Using this method, called microlensing, Roman will likely set a new record for the farthest-known exoplanet. That would offer a glimpse of a different galactic neighborhood that could be home to worlds quite unlike the more than 5,500 that are currently known. Roman’s microlensing observations will also find starless planets, black holes, neutron stars, and more!
This animation shows a planet crossing in front of, or transiting, its host star and the corresponding light curve astronomers would see. Using this technique, scientists anticipate NASA’s Nancy Grace Roman Space Telescope could find 100,000 new worlds. Credit: NASA’s Goddard Space Flight Center/Chris Smith (USRA/GESTAR)
Stars Roman sees may also appear to flicker when a planet crosses in front of, or transits, its host star as it orbits. Roman could find 100,000 planets this way! Small icy objects that haunt the outskirts of our own solar system, known as Kuiper belt objects, may occasionally pass in front of faraway stars Roman sees, too. Astronomers will be able to see how much water the Kuiper belt objects have because the ice absorbs specific wavelengths of infrared light, providing a “fingerprint” of its presence. This will give us a window into our solar system’s early days.
This animation visualizes a type Ia supernova.
Roman’s High Latitude Time-Domain Survey will look beyond our galaxy to hunt for type Ia supernovas. These exploding stars originate from some binary star systems that contain at least one white dwarf – the small, hot core remnant of a Sun-like star. In some cases, the dwarf may siphon material from its companion. This triggers a runaway reaction that ultimately detonates the thief once it reaches a specific point where it has gained so much mass that it becomes unstable.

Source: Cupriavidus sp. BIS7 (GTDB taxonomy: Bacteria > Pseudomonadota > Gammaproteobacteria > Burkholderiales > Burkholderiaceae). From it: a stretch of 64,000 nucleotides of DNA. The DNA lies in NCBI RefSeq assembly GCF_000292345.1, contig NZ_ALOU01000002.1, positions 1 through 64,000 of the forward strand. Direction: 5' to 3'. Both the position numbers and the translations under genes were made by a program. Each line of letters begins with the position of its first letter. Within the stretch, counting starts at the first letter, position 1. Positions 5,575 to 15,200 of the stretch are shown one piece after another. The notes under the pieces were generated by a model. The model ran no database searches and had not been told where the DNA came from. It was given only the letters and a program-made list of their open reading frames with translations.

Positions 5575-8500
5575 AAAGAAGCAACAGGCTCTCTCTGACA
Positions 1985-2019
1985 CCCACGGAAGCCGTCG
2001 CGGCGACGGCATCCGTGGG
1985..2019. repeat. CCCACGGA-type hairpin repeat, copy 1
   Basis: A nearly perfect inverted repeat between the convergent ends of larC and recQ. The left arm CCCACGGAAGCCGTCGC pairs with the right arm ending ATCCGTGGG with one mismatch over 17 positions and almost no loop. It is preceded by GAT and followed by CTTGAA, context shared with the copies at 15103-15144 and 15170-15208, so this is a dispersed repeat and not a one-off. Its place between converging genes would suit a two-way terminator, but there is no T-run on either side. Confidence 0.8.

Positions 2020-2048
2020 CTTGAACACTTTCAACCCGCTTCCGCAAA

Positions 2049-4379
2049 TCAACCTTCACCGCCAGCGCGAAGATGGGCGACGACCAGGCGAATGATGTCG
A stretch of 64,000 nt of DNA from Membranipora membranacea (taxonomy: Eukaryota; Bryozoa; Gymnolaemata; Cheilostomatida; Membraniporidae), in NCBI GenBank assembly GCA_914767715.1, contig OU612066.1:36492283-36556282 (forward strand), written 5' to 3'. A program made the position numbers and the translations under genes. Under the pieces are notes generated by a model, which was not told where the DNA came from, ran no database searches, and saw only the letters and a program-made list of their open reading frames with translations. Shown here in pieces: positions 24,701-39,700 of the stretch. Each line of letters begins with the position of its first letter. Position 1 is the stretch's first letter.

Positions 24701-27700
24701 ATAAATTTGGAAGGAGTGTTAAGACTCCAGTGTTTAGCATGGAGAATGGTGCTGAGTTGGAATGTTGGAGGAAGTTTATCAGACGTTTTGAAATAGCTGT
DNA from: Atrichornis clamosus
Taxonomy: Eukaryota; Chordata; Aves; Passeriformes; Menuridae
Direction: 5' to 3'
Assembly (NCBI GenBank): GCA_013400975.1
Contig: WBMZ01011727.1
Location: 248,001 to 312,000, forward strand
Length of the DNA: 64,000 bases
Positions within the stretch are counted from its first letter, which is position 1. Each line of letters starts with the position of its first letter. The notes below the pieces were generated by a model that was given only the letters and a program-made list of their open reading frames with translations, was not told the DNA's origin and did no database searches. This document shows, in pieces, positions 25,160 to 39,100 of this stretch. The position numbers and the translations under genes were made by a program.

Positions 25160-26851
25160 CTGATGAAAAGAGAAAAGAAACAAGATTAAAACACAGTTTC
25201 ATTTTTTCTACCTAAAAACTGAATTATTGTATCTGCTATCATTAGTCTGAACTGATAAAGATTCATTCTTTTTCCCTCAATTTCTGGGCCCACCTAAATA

NASA’s upcoming Nancy Grace Roman Space Telescope will see thousands of exploding stars called supernovae across vast stretches of time and space. Using these observations, astronomers aim to shine a light on several cosmic mysteries, providing a window onto the universe’s distant past. Credit: NASA’s Goddard Space Flight Center
Since these rare explosions each peak at a similar, known intrinsic brightness, astronomers can use them to determine how far away they are by simply measuring how bright they appear. Astronomers will use Roman to study the light of these supernovas to find out how quickly they appear to be moving away from us.
By comparing how fast they’re receding at different distances, scientists can trace cosmic expansion over time. This will help us understand whether and how dark energy – the unexplained pressure thought to speed up the universe’s expansion – has changed throughout the history of the universe.
NASA’s Nancy Grace Roman Space Telescope will survey the same areas of the sky every few days. Researchers will mine this data to identify kilonovas – explosions that happen when two neutron stars or a neutron star and a black hole collide and merge. When these collisions happen, a fraction of the resulting debris is ejected as jets, which move near the speed of light. The remaining debris produces hot, glowing, neutron-rich clouds that forge heavy elements, like gold and platinum. Roman’s extensive data will help astronomers better identify how often these events occur, how much energy they give off, and how near or far they are.
And since this survey will repeatedly observe the same large vista of space, scientists will also see sporadic events like neutron stars colliding and stars being swept into black holes. Roman could even find new types of objects and events that astronomers have never seen before!